Saturday, August 10, 2002
Branch of Judaism discussed
By Karen Vance
With two Jewish holidays around the corner Rosh Hashanah on Sept. 6 and Yom Kippur on Sept. 16 one local congregation is hoping to introduce its brand of Judaism to the community: Judaism with a Humanistic Perspective.
Congregation Beth Adam is hosting An Evening with the Rabbi Aug. 14 at 7:30 p.m. The congregation, which practices a form of Judaism similar in philosophy to Reform, is the only Humanistic Jewish congregation in the Tristate.
We look at Judaism through a modern lens and give expression to what it means to be a human being dealing with the past, present and the future, said Rabbi Robert Barr. We're confronted with all kinds of scientific breakthroughs, cloning, genetic mapping, robotics.
The congregation, which writes its own liturgy, has about 300 adult members. It has been in the area for 22 years but moved into its first permanent home, at 10001 Loveland-Madeira Road, just last year. The group hopes the informal discussion about the philosophy of the synagogue will help people learn whether this form of Judaism is for them.
Modernity has transformed our world, and our religion needs to reflect that, Rabbi Barr said.
For more information, call 985-0400.
A new meditation and memorial garden will be dedicated Sunday at the First United Church of Christ in College Hill.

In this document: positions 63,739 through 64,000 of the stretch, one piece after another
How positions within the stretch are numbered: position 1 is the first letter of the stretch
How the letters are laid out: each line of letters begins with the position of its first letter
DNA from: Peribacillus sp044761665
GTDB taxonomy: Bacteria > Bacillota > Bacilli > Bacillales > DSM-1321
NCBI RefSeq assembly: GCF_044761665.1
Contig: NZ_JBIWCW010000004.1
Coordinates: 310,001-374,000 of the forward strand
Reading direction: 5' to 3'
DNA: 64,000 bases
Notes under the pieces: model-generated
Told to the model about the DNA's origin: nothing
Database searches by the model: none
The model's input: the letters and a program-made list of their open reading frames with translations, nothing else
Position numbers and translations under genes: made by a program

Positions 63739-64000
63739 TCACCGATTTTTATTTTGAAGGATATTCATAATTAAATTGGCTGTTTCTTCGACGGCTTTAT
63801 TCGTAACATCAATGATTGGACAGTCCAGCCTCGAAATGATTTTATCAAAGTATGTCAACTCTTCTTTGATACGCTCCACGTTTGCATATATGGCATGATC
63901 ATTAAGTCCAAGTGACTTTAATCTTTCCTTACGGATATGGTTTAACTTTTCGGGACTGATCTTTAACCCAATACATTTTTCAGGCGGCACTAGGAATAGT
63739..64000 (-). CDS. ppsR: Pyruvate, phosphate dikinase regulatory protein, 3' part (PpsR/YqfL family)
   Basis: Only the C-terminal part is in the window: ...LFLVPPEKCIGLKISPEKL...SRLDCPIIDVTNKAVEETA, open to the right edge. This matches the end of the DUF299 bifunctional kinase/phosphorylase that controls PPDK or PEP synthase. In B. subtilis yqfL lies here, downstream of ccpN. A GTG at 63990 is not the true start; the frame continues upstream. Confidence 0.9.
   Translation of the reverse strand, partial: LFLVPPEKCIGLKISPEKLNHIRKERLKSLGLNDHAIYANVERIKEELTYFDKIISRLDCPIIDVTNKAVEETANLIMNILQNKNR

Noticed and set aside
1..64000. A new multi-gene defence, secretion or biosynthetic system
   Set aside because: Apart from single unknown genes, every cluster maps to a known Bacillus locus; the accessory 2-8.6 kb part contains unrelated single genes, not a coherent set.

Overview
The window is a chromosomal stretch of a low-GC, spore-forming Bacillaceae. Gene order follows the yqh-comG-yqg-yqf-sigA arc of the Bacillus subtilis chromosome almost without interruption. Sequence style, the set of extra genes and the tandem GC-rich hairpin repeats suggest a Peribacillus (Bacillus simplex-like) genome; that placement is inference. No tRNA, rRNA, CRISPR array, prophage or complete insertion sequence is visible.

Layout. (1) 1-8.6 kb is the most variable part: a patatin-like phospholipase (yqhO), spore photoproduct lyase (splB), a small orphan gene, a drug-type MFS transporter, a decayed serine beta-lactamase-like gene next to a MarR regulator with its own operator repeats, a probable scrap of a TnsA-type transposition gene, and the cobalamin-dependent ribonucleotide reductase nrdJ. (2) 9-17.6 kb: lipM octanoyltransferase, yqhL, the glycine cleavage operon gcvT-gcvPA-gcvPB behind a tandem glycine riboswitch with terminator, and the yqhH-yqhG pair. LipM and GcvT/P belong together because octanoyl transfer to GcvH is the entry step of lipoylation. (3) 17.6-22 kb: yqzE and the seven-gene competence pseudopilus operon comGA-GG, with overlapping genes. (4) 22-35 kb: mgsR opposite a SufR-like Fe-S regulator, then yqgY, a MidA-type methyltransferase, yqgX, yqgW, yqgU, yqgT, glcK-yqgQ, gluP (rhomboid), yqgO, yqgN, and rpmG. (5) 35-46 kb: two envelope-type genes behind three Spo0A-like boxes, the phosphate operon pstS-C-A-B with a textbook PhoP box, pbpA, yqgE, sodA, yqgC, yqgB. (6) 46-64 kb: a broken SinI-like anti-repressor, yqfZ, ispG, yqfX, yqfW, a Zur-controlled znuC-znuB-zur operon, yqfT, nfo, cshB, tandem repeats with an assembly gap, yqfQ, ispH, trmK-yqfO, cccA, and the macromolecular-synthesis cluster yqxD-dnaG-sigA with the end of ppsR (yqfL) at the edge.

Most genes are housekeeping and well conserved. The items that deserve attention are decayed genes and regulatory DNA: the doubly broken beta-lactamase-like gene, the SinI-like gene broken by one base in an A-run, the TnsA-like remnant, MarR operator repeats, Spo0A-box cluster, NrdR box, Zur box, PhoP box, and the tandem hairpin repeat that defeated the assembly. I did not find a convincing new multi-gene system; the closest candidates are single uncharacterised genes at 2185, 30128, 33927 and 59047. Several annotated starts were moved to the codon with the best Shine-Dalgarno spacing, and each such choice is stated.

The memorial, made possible by $35,000 in fund-raising efforts, features a Japanese-style garden, multi-level pond, and bell tower.
The dedication ceremony will be at 6 p.m. at the bell tower within the garden at 5808 Glenview Ave.
One area church is trying a different way to spread God's message: The First Baptist Church of Amelia is giving away gas beginning at 9:30 a.m. this morning at the Speedway Gas Station at Main Street and Chapel Road in Amelia.
It's just a simple way to show God's love and reach out to our community, Pastor David Prather said.
More than 20 volunteers will be on hand to pass out church literature along with $3 coupons toward the purchase of gas. The church has set aside $700 for the project.
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